Matt Tobin is, somewhat shockingly, the second-most experienced lineman on this team after starting ten games at guard as a junior. The former walk-on certainly has the size for it; he had been the preseason second-string left tackle in both 2010 and 2011, though he never actually started there. Tobin's performance at left guard last season was just good enough to get him temporarily replaced by Scherff, but was actually better than Scherff to the point that he took the job back a couple of weeks later. If nothing materializes, if Bofelli still can't find the lightswitch and Blythe needs more seasoning and MacMillan again can't cross the street without tearing a pectoral muscle, Tobin will keep that spot. There's still a good chance that someone passes him.
My guess would be that person would be Connor Boffeli, the former high school tight end turned guard who just hasn't taken the step forward some had expected. Boffeli is one of the few Valley High prospects Iowa has landed in the past five years -- though he wasn't exactly highly coveted, with his only other offer coming from ISU -- and the expectation has always been that, by this time, he would have the size and coaching to successfully make the conversion inside. He now has the size: He's added 40 pounds over the last three years, and by all accounts it's good weight. It remains to be seen whether the technique is there to match it, but if it is, the position could be his.
Austin Blythe looks like the unstoppable force, destined for right tackle. Blythe checks all the boxes for an Iowa lineman: He's a former champion wrestler, he's got a mean streak, his recruiting credentials are impeccable, he's more or less local, and by all accounts he has worked extremely hard as a freshman. At 6'3" and 275 lbs., he's the smallest of the options at guard, making him a natural fit next to either of the Hawkeyes' gargantuan tackles, but his lack of seasoning could well mean that he gets paired with the more experienced of those tackles, Van Sloten. Obviously, Iowa would rather use someone with a bit more in-game experience, but that's not going to stop them from using a guy they love. Blythe is a guy they love.
This is the annual section where we say that Nolan MacMillan has the eye of the coaching staff, that he's destined to take at least a guard spot if not the right tackle position, if only he can stay healthy. That all might be true. After all, it was MacMillan who improbably started six games at guard in 2010 despite missing most of spring and summer workouts with injuries. Of course, it was only six games because he was again injured, and 2011 was missed due to another injury. The coaches love his technique and footwork, and he's spent the injury time building himself into tackle-ish size. If he can stay healthy, he'll play. That's far from certain, though. He enters August camp as the backup tackle, but certainly has as good a chance of playing guard as anyone in the guard depth chart.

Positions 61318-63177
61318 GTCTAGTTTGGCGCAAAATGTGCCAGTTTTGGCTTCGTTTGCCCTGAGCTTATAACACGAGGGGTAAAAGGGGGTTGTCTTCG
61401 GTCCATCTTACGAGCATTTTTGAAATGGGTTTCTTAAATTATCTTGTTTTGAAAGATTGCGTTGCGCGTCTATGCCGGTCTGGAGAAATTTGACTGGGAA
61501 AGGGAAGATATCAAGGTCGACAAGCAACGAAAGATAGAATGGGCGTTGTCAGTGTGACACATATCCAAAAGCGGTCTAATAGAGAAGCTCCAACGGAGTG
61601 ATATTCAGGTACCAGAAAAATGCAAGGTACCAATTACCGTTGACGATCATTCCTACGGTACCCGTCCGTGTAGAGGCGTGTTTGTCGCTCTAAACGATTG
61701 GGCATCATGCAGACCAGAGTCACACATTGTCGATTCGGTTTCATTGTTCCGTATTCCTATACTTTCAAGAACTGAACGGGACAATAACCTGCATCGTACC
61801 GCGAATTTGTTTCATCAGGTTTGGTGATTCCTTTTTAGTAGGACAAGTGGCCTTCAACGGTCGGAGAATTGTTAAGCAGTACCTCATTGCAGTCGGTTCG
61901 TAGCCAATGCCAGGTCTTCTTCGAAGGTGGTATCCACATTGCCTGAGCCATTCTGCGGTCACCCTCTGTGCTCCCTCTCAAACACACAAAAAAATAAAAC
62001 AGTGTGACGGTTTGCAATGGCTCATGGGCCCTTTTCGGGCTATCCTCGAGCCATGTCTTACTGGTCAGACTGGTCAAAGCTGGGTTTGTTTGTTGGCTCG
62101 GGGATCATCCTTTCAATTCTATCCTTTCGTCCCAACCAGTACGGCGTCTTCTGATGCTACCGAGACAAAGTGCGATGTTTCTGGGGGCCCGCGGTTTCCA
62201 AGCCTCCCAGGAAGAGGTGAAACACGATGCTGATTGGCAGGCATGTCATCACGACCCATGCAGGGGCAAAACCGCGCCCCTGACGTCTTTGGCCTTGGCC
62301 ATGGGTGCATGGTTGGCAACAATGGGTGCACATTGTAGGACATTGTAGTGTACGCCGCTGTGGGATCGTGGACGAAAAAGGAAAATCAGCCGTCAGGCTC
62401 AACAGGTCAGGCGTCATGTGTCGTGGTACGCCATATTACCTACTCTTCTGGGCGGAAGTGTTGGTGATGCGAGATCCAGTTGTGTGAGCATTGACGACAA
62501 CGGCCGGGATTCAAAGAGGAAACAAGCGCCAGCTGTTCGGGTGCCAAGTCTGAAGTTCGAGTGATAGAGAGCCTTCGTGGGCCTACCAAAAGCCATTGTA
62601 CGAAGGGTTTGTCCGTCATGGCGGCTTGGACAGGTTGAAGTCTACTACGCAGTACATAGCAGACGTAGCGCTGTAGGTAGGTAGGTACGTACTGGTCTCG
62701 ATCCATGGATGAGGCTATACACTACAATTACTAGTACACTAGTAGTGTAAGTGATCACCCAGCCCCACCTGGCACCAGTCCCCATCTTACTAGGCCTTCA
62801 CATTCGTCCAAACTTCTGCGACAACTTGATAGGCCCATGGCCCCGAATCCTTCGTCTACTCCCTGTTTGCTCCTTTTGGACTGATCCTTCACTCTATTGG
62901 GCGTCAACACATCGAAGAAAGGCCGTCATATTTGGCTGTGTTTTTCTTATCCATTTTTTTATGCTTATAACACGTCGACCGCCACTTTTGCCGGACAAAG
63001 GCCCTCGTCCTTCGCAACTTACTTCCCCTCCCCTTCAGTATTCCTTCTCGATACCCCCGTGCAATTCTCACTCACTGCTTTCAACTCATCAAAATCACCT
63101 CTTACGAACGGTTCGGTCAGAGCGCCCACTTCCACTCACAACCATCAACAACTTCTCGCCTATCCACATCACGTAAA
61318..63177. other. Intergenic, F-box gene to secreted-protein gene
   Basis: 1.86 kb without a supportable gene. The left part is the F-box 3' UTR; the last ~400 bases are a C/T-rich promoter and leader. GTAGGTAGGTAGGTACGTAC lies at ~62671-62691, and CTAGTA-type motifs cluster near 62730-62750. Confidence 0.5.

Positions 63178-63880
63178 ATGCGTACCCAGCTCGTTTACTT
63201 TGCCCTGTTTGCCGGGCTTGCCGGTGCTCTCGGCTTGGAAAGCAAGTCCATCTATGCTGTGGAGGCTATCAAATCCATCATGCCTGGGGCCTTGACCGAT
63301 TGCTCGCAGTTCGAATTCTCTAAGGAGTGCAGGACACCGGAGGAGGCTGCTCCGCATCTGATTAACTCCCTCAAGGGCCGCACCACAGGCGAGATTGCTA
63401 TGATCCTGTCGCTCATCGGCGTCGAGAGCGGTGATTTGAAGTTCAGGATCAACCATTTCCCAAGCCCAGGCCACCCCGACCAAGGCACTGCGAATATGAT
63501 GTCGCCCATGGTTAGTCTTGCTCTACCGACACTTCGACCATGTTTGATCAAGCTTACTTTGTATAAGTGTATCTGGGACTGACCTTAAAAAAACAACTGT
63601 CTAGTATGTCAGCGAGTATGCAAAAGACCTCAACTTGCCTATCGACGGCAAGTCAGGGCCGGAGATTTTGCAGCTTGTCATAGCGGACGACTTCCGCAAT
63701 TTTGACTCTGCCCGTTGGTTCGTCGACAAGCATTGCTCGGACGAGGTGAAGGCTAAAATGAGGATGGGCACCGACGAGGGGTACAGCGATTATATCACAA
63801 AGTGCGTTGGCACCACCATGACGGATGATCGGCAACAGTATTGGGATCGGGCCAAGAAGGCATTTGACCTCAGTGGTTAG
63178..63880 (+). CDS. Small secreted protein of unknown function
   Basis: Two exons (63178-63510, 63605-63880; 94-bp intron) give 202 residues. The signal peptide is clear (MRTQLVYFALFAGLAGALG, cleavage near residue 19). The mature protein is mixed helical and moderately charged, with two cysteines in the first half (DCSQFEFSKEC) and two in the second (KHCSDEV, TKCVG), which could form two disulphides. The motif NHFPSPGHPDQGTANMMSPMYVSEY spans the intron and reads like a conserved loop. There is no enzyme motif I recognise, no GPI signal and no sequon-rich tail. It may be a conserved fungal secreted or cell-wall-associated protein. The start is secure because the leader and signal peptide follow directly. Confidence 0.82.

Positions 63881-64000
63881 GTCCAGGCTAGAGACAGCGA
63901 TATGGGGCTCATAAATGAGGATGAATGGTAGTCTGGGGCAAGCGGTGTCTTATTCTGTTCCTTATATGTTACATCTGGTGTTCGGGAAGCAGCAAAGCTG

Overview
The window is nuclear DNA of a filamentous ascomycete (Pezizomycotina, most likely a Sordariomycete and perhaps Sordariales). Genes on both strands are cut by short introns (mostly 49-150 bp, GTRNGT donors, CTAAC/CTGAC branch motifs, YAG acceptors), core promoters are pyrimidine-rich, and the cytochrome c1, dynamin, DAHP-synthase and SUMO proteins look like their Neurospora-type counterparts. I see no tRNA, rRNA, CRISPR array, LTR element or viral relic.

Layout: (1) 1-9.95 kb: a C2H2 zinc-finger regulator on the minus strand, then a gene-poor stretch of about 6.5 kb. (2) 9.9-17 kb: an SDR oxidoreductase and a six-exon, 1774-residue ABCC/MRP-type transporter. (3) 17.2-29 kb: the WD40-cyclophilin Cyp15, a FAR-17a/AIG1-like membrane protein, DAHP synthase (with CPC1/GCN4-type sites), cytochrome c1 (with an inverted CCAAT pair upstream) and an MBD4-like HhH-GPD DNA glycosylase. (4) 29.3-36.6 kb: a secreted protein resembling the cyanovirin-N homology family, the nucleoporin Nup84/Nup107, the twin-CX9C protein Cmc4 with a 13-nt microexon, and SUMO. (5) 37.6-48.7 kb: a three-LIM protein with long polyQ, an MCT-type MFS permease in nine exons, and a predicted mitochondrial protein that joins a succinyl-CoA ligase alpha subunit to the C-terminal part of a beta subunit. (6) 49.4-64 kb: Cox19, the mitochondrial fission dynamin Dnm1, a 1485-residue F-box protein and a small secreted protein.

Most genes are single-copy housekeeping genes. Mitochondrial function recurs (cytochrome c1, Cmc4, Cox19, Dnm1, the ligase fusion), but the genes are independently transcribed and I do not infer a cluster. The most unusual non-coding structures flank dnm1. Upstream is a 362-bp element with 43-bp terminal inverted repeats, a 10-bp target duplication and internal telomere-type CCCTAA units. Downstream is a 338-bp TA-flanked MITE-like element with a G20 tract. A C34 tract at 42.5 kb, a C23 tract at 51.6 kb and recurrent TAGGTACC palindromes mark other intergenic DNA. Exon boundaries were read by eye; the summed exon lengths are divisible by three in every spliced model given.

While You Wait for the Others
Andrew Donnal (#78, Sophomore (RS), 6'7", 302, Anthony Wayne HS (Monclova, OH))
Donnal was a real coup for Iowa's 2010 recruiting class, a universal four-star offensive tackle out of Ohio with U.S. Army All-America credentials and an offer list including Wisconsin, Michigan, Stanford, South Carolina, and most of the rest of the Big Ten. Three years later, he's listed behind classmate Brandon Scherff at left tackle and most of his other classmates in other spots on the line. The knock on Donnal out of high school was his lack of technique, easy to imagine for a guy who was 285 lbs. as a high school senior. Word is that the size is clearly there, but the technique hasn't matched the physical development. Could be a guy who responds well to a new coach and challenges for the open spots on the line (though probably not left tackle). Could also be a transfer candidate.
Jordan Walsh (#65, Freshman (RS), 6'4", 270, Glenbard West HS (Glendale Heights, IL))
Walsh will almost certainly take a spot near Blythe in the interior line, possibly in 2013. He was the only universal four-star offensive line recruit in the Class of 2011, with Scout actually rating him the #2 guard prospect in the country. He's the anti-Donnal: His technique is exceptional for a player of his age, but all you need to know about Walsh's physical readiness is evident in the fact that he actually lost five pounds in his redshirt year. Expect him to be up to 285-290 lbs. next fall and in contention for a starting spot. For now, though, it's backing up the guards at best.
Drew Clark (#50, Junior (RS), 6'4", 288, Marion (IA) HS)
Clark is currently listed as Tobin's backup at left guard, but he's fifth in line for an interior line position at best. He's sort of a garage sale find: Clark was a camp offer whose only other offer came from ISU (with some interest from Kansas and OMHR), but he has remarkably little experience for a redshirt junior and doesn't look particularly likely to gain any with the logjam at guard this year.
Tommy Gaul (#57, Sophomore (RS), 6'3", 265, Dowling Catholic HS (West Des Moines, IA))
The former walk-on enters August camp improbably listed as the backup center, which means a couple of things: He's impressed coaches enough to entrust him with making line reads and snapping the ball in a shotgun-heavy offense, and there's probably someone else working on snaps as we speak. It's a good story, and far be it from me to disparage a walk-on who's done well, but I would guess the handful of guards listed above will eventually yield a center ready to take the torch from James Ferentz in 2013.
Ryan Ward (#73, Freshman, 6'5", 275, Providence Catholic HS (New Lenox, IL))
Sure, he was an Army All-American with an offer sheet to match, but look at every one of the players above and count how many avoided a redshirt. Expect the same for Ward, an eventual tackle but a current weightroom inhabitant.